I don't think body style plays into new car purchases as much now, as it did in the past. In the "olden days" folks wanted a significant change in body, in order to be identified as a "new model" car owner. Now, your old car was silver, with rounded plastic bumper covers, and your new car is a different shade of silver, with rounded plastic bumper covers. The main difference is your old car had 6 jigawatts of internet capability, and your new car has 12 jigawatts of internet capability with a nice 20 inch touchscreen that slides up to block your windshield, lol!

Depends on the type of customer. Lets look at the olden days, a car that was originally designed with a final shape in 1938 called the VW beetle and ended production in 2003. You can't argue about selling 21 and 1/2 million vehicles. All with just minute adjustments-not even facelifts!

Edited by helfen (see edit history)
Link to post
Share on other sites

Hi....I was curious about the use of the above terms.

 

To use a generic car as an example - sorry, Chevy guys - how would you characterize this? 

 

1955>facelifted for 1956>facelifted for 1957>redesigned for 1958

 

But I can also see someone saying:

 

1955>1956 facelift>1957 restyle>1958 redesign

 

What's the general consensus how cars evolved within and beyond generations?

 

I'll just sit back and enjoy the can of worms.  :)

 

 

I think both would be correct. I can see using the term restyle for a more extensive facelift on a body, but I think it would be an unnecessary complication. Redesign is kind of vague as a car with an all new body does not necessarily have all new everything, It might carry over the drivetrain or some interior components. Any respectable publications that I have read discussing changes over the years on a particular model simply stick to all new (for new body and drivetrain as in 1954 to 1955 Chevy), facelifted (1956-57 Chevy), and new body (1958 Chevy).

Link to post
Share on other sites

I think both would be correct. I can see using the term restyle for a more extensive facelift on a body, but I think it would be an unnecessary complication. Redesign is kind of vague as a car with an all new body does not necessarily have all new everything, It might carry over the drivetrain or some interior components. Any respectable publications that I have read discussing changes over the years on a particular model simply stick to all new (for new body and drivetrain as in 1954 to 1955 Chevy), facelifted (1956-57 Chevy), and new body (1958 Chevy).

I think that LINC400 has pretty much nailed it. "Facelifts", "Restyles" and "Redesigns" are subjective terms heavily used by marketing (advertising) folks and are not formally defined in the automotive world. These terms would mean one thing to an engineer, but something altogether different to a salesman. For example (and in my opinion), to an engineer, "facelift" would mean minor changes to body style, "restyle" would mean major changes to body style, and "redesign" would mean major changes to both body style and mechanical design features.

Just my opinion,

Grog

  • Like 1
Link to post
Share on other sites

And don't forget the "ugly stylist" where the 65 Riviera and 70 Skylark were the original clean designs and the 63-64 Riv and 68-69 Skylark had added chrome and changed headlights just to make sure of sales the third year of the cycle.

Link to post
Share on other sites

I think both would be correct. I can see using the term restyle for a more extensive facelift on a body, but I think it would be an unnecessary complication. Redesign is kind of vague as a car with an all new body does not necessarily have all new everything, It might carry over the drivetrain or some interior components. Any respectable publications that I have read discussing changes over the years on a particular model simply stick to all new (for new body and drivetrain as in 1954 to 1955 Chevy), facelifted (1956-57 Chevy), and new body (1958 Chevy).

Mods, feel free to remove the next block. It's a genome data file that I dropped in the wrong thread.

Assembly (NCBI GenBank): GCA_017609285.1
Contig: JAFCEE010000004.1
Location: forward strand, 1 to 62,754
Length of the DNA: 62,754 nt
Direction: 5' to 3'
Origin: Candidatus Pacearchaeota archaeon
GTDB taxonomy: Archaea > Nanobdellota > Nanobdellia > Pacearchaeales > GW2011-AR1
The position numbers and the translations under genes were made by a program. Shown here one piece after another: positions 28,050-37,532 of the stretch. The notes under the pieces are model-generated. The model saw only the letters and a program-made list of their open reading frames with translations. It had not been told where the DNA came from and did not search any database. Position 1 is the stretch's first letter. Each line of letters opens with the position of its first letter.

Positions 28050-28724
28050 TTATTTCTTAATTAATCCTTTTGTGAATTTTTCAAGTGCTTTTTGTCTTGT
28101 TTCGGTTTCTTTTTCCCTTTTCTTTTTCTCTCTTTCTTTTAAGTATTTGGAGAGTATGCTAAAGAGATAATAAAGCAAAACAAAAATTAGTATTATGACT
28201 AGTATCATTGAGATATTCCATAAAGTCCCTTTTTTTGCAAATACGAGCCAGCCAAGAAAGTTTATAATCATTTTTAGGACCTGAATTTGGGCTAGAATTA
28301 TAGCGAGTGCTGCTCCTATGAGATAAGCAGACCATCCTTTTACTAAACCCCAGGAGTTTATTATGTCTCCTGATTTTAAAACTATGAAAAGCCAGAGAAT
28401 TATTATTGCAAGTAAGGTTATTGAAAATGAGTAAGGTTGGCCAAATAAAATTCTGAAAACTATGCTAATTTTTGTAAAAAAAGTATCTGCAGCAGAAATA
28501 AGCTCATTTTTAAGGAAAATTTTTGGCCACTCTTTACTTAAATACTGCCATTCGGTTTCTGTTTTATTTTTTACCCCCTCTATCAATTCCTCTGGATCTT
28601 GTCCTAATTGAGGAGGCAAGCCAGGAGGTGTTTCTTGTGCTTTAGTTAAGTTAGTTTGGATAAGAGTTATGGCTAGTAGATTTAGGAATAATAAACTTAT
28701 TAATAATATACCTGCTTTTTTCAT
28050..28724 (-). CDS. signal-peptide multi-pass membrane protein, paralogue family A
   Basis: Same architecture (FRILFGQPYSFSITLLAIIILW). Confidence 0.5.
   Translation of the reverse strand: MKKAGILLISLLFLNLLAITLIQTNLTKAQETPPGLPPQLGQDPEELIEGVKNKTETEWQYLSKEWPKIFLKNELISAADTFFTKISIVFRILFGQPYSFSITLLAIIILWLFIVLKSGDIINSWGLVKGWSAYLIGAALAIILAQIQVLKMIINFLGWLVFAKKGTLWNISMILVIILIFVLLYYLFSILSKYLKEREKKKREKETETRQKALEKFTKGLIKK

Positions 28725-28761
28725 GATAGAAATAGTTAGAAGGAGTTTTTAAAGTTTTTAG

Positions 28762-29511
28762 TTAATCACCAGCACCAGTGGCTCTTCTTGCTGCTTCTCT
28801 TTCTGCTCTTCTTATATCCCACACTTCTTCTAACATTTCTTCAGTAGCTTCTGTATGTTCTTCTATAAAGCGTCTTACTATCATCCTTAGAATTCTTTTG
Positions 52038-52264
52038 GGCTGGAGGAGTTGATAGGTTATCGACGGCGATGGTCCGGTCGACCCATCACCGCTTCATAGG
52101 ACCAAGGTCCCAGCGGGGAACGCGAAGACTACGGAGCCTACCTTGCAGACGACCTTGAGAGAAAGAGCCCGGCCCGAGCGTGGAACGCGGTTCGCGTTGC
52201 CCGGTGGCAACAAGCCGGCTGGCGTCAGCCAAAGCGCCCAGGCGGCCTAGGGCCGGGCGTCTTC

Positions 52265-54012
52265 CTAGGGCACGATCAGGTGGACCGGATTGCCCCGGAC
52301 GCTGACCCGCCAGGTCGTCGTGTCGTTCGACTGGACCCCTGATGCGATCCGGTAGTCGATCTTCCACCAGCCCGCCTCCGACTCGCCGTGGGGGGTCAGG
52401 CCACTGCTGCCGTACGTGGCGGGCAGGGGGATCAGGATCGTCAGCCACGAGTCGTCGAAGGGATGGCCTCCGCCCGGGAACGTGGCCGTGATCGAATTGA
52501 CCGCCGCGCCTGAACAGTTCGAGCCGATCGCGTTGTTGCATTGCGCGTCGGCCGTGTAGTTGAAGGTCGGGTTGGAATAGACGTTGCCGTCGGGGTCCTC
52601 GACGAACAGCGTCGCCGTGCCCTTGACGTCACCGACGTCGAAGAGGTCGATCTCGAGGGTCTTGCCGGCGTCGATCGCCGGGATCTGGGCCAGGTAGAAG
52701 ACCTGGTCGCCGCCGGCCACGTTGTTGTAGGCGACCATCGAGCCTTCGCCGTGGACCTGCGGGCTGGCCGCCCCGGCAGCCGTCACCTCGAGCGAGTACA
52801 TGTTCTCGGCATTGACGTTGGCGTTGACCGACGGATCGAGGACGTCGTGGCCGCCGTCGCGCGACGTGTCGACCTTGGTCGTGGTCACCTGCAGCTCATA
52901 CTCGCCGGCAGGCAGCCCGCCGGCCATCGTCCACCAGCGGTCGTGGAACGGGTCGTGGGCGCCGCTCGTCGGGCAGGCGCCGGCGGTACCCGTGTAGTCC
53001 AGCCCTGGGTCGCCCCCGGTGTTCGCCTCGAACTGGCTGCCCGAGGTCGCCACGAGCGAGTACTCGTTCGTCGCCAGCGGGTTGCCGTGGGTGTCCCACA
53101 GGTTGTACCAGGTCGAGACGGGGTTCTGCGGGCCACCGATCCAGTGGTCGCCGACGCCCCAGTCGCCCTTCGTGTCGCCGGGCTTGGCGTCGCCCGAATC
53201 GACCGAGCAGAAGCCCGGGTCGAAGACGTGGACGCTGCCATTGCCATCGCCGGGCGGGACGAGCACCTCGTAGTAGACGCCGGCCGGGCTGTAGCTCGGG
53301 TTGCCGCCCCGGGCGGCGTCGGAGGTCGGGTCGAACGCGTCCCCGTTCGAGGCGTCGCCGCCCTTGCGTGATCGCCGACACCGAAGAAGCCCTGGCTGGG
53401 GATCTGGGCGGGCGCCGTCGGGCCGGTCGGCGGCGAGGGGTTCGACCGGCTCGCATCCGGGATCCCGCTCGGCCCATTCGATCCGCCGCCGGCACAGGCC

If you read John's post and looked at the you tube film clip he provided in the #2 thread you might have a different opinion.

Link to post
Share on other sites

I don't see how that changes the meaning of the terms.

Even though we might say that a 1957 Chevrolet is a face lifted 1955 Chevy, As far as Fisher body goes there are few interchangeable outside body parts between the two with the exception of the greenhouse or canopies. Chassis engineering is pretty much the same, but power train  like the body has changed dramatically, the 265 V-8 is now 283, there is outside oil filtration for the engine, Fuel injection is now offered, new engine exhausting has changed, a new automatic (TurboGlide) is offered along with the old PowerGlide. In other words the car may have been face lifted, but the changes made ( and johns video shows what it takes in just the body alone) require a lot of engineering changes, and compared to changes from a 1962 VW Beetle to a 1963 Beetle, it might be said that a face lift from a 1955 Chevy to a 1957 Chevy is slightly more than just a face lift.

 John DeLorean once remarked about the failure of TruboGlide Automatic. That it wasn't so much as a bad automatic but the public's rejection of it was the reason for it'd downfall. In the mid 80's when DeLorean wrote this he said in today's terms ( mid 1980's ) that this error cost Chevrolet in 1980 dollars about a billion dollars to develop. 

Edited by helfen (see edit history)
Link to post
Share on other sites

The most expensive retool and design is the cowl area followed by the glass. That's why the sheet metal was re-styled yearly with cowls remaining the same for many facelifts. Take the Chrysler "B" body. Open the hood on a mid 60's Plymouth Satellite and a 1979 Chrysler 300 Cordoba. Same firewall/cowl for over a decade. a 62 Fairlane and mid 70's Torino. Same.

Link to post
Share on other sites

I can see I'm not the only one who has trouble with this.  :)

 

Reminds me of a discussion in a general forum where someone said, "The Eldorado Brougham that [this person] describes is a sedan (or at the very least a four door coupe)," and then, when I corrected him, responded:

 

4-door-hard top, 

Four-door-coupe, 
Sedan
Honestly, what's the big difference?